Measuring ROI of online and social media activities has been a confusing (even futile) exercise for many organizations. It’s hard to recognize revenue for a social interaction when there’s no specific action or transaction for which there are verifiable costs and revenues.

While social media may be “cheap”, it’s far from free. It takes time to learn how to use the tools and then apply them in a social context for relationship building, marketing, communication, customer service, support, lead generation and more. Add to that the expansion of digital tools for public affairs, advocacy, diplomacy and lobbying.

Traditional models of measurement aren’t easily adapted and organizations have become frustrated trying.

And, if you thought measuring ROI on platforms like Twitter, Facebook, YouTube and Instagram was challenging, try Snapchat.

Snapchat is the disruptive messaging service that allows text, images and videos to be viewed for only 10 seconds. While there are some workarounds and  “extended” viewing features, it’s best to consider Snapchat messages as being impermanent — a mind-bending concept for the Internet with its legendary memory.

Snapchat is gaining popularity, particularly among young people, precisely because it is both immediate and impermanent.

Recognizing its popularity, companies are starting to use Snapchat to reach their customerspotential customers and for recruiting. Organizations are incorporating it into their advocacy efforts. Politicians are figuring out how to engage their supporters using Snapchat and public affairs teams are experimenting with it as an tool to involve their stakeholders in lobby efforts.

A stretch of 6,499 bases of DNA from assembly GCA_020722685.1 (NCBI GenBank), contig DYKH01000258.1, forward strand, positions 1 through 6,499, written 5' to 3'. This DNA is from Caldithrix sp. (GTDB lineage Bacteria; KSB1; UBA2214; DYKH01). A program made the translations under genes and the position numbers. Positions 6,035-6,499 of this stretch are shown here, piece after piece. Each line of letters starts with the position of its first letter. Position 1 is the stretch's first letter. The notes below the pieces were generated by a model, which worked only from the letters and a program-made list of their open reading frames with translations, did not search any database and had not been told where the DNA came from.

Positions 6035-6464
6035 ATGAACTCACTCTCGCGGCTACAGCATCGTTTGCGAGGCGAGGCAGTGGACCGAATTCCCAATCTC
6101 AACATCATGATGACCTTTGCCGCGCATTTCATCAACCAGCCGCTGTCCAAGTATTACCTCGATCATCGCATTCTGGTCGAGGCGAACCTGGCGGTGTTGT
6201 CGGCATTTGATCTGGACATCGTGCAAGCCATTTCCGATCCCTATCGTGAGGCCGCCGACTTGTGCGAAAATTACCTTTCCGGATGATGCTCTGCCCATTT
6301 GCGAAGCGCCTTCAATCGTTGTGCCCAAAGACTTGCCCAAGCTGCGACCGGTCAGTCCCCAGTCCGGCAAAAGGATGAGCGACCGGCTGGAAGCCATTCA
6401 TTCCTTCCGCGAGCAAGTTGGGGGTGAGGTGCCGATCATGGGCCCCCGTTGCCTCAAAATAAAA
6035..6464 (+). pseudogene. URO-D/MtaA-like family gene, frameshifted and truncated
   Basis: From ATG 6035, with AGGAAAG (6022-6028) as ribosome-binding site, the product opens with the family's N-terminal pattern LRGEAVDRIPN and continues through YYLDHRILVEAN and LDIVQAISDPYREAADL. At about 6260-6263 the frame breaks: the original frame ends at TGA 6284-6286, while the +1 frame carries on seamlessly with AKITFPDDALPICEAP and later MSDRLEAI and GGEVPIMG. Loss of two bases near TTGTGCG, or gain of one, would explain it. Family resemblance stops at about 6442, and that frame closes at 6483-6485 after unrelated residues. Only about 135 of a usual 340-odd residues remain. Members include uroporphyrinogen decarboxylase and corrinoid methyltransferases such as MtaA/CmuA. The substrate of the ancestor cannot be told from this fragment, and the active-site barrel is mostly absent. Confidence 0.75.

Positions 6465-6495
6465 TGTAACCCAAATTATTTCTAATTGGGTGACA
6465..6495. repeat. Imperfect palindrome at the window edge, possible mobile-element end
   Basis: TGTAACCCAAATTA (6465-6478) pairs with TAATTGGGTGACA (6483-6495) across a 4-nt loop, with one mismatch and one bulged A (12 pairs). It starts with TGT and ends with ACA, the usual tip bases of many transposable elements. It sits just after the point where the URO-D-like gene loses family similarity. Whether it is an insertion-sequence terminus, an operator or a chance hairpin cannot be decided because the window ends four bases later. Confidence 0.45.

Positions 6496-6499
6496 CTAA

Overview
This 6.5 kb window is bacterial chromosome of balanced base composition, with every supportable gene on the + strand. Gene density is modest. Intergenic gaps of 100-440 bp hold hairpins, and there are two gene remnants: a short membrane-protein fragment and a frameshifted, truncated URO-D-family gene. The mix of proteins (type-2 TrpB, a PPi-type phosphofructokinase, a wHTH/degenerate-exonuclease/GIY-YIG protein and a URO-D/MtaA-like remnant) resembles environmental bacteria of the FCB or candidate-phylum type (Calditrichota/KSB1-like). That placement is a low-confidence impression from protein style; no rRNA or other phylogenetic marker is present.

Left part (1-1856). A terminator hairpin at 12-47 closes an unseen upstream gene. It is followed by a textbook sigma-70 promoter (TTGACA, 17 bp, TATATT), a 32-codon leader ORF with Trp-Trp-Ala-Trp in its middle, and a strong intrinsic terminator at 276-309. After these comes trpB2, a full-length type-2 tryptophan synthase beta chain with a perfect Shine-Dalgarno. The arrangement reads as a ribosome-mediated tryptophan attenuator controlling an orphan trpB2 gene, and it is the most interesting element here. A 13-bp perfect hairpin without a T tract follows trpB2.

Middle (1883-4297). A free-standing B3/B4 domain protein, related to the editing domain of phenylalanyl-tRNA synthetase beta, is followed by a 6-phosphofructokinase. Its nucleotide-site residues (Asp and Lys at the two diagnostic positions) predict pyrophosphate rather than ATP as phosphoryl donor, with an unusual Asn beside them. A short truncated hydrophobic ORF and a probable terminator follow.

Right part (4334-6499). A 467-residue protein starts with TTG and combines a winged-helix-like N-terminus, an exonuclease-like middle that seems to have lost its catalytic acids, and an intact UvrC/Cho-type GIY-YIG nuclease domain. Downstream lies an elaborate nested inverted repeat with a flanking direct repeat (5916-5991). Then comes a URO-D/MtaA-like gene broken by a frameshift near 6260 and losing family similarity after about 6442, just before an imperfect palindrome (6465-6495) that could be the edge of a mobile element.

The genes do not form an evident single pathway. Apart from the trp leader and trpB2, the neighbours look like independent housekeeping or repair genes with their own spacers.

Social technologies are generally designed to be social first.

Running too many social media accounts can bog you down. Overlooking a powerful platform can also be detrimental. However, dismissing a tool because you can’t measure what you can’t see (e.g. the impact of a message that disappears after 10 seconds) only means you’re putting yourself at a disadvantage.

Sometimes being effective means trusting your instincts and knowing that the economics of meaningful social engagement will take care of itself.

Just, be human in your dealings.